Many people might automatically assume that the only explanation for that was that they'd been there before in a prior "lifetime." Hindus and Buddhists would certainly support that concept. Others think that it's cellular memory, part of our genetic code ? or channeling the dead, or something else. It's an experience we've all had, but which nobody to my knowledge has ever convincingly
by M. J. Rose, November 11, 2008 12:23 PM
(Read Part Four here
Steve Berry is the New York Times-bestselling author of modern-day thrillers that deal with history's mysteries. His research literally takes my breath away. His attention to detail creates a fictive coherence that is to be admired. Berry's newest, The Charlemagne Pursuit (December 2008), deals with an ancient civilization 13,000 years old, the ninth century CE, the time of Charlemagne, and present day.
MJR: Steve, how do you write so precisely and realistically about the past?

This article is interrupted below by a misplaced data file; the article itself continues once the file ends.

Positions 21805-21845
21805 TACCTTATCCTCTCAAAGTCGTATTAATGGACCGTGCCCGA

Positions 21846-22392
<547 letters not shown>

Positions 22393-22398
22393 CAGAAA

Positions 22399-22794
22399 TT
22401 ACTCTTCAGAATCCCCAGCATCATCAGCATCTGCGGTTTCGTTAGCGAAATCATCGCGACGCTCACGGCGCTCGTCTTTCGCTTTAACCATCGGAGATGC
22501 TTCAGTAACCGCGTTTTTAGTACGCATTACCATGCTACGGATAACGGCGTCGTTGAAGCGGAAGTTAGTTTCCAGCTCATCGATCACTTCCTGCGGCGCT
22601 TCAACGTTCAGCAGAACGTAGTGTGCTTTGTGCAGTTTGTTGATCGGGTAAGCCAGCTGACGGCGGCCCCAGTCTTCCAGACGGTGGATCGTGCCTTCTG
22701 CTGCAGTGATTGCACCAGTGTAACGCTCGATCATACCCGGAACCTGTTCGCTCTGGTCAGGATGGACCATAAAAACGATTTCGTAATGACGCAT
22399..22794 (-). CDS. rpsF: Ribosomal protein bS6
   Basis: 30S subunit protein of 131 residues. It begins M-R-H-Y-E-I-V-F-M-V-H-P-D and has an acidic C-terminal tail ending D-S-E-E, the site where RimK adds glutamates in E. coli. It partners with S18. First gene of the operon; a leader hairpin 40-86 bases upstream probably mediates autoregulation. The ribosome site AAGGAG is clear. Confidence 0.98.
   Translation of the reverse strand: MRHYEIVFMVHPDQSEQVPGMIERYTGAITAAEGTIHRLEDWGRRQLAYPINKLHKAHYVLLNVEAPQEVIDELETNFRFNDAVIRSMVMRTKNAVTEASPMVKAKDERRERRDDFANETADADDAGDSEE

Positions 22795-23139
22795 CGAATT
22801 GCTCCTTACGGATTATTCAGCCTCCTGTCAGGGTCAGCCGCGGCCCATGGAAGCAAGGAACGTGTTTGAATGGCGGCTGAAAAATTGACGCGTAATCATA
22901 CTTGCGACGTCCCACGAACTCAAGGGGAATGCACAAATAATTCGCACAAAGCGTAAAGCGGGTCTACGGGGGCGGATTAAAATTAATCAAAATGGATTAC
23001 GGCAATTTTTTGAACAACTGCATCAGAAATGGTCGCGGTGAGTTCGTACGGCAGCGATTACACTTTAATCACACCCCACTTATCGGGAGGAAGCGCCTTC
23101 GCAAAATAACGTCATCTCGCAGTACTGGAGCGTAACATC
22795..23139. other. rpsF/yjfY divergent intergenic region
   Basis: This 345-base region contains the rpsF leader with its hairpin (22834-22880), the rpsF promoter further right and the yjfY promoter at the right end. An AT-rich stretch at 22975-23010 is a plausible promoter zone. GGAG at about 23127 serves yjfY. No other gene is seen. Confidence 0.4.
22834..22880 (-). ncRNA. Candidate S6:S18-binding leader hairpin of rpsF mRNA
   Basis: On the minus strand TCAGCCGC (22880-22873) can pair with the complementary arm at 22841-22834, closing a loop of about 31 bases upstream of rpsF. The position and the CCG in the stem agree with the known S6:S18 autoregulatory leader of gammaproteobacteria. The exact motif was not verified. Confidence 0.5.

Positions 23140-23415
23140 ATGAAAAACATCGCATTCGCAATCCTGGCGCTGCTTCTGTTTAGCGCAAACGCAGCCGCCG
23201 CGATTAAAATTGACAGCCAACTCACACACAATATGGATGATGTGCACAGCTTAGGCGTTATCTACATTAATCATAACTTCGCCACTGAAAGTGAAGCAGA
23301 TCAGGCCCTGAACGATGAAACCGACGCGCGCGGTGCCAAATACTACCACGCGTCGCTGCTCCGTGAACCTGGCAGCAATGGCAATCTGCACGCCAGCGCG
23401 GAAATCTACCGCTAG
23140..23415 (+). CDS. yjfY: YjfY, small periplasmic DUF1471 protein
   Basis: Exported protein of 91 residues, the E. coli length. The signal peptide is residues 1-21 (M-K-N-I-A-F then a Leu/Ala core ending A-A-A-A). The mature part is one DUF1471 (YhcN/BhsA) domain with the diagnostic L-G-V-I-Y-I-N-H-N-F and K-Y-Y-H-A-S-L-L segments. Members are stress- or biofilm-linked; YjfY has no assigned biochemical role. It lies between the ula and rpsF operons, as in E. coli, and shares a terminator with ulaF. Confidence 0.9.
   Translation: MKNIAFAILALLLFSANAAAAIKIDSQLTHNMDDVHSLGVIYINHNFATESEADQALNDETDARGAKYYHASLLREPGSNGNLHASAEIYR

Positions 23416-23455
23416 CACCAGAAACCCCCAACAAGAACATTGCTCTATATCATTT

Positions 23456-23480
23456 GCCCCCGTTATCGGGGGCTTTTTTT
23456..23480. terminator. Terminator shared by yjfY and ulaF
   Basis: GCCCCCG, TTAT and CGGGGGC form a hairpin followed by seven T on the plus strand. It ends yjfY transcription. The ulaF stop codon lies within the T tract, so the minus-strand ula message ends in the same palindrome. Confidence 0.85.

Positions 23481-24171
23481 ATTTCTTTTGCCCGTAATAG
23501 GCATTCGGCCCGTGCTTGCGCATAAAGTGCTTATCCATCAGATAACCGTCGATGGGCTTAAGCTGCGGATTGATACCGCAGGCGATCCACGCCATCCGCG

Berry: The simple answer is research, research, research. I suppose that means I rely on the recollections of others. How else would we ever know about the past except through the memories of those who experienced it? In my case, that comes from hundreds of primary and secondary sources, which I pore through one by one, searching for those precious few facts that will fit together to make a story. Without those recollections, properly memorialized and preserved, the past would truly be lost.
I'm not arrogant enough to say that my creativity is all that is at work here. Nor am I enough of a believer to say that a collective unconsciousness is at work.